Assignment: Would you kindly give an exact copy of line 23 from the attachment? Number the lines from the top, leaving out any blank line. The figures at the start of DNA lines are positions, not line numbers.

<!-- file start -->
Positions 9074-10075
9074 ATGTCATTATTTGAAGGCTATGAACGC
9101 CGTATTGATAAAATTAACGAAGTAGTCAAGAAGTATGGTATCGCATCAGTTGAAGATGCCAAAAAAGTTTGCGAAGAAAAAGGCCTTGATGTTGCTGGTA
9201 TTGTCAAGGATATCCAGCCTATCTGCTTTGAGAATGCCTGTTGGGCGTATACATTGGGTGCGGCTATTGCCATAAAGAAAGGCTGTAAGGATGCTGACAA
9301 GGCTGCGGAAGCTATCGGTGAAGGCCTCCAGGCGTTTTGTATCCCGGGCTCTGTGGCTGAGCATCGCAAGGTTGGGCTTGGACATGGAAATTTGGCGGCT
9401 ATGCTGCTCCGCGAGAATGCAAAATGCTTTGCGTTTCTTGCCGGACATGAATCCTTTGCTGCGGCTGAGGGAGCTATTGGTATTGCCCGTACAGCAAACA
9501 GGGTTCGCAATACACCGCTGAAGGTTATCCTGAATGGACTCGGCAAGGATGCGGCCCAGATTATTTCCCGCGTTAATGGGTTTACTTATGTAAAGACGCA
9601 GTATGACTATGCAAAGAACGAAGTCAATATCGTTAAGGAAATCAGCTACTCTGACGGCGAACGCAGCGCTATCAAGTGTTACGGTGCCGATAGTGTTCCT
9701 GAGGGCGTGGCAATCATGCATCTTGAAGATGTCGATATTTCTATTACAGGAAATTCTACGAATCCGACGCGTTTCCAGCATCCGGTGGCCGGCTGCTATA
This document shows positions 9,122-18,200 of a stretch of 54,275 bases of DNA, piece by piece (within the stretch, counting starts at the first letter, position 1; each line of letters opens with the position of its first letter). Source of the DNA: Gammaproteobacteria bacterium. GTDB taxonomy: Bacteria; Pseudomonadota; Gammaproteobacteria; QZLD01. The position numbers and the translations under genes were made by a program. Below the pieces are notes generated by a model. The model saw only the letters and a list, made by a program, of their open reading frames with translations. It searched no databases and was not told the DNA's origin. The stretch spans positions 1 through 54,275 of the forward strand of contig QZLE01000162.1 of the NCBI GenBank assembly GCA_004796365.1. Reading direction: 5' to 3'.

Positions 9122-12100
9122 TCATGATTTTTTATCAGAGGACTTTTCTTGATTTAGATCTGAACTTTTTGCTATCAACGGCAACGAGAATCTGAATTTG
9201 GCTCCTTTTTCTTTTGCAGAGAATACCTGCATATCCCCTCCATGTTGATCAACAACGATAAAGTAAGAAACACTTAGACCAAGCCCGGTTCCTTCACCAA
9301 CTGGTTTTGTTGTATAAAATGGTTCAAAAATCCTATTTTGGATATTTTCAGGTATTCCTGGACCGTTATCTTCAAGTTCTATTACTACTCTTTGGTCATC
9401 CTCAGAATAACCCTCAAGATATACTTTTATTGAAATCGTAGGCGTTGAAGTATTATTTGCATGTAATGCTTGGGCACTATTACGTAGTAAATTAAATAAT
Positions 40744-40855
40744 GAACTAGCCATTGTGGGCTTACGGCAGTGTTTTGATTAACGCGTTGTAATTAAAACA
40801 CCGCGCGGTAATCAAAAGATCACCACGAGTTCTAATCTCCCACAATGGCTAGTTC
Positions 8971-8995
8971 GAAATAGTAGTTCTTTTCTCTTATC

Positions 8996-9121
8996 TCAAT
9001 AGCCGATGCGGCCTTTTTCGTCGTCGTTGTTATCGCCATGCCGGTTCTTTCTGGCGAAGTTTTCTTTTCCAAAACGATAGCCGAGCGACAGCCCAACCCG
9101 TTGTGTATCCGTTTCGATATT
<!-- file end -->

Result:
9001 AGCCGATGCGGCCTTTTTCGTCGTCGTTGTTATCGCCATGCCGGTTCTTTCTGGCGAAGTTTTCTTTTCCAAAACGATAGCCGAGCGACAGCCCAACCCG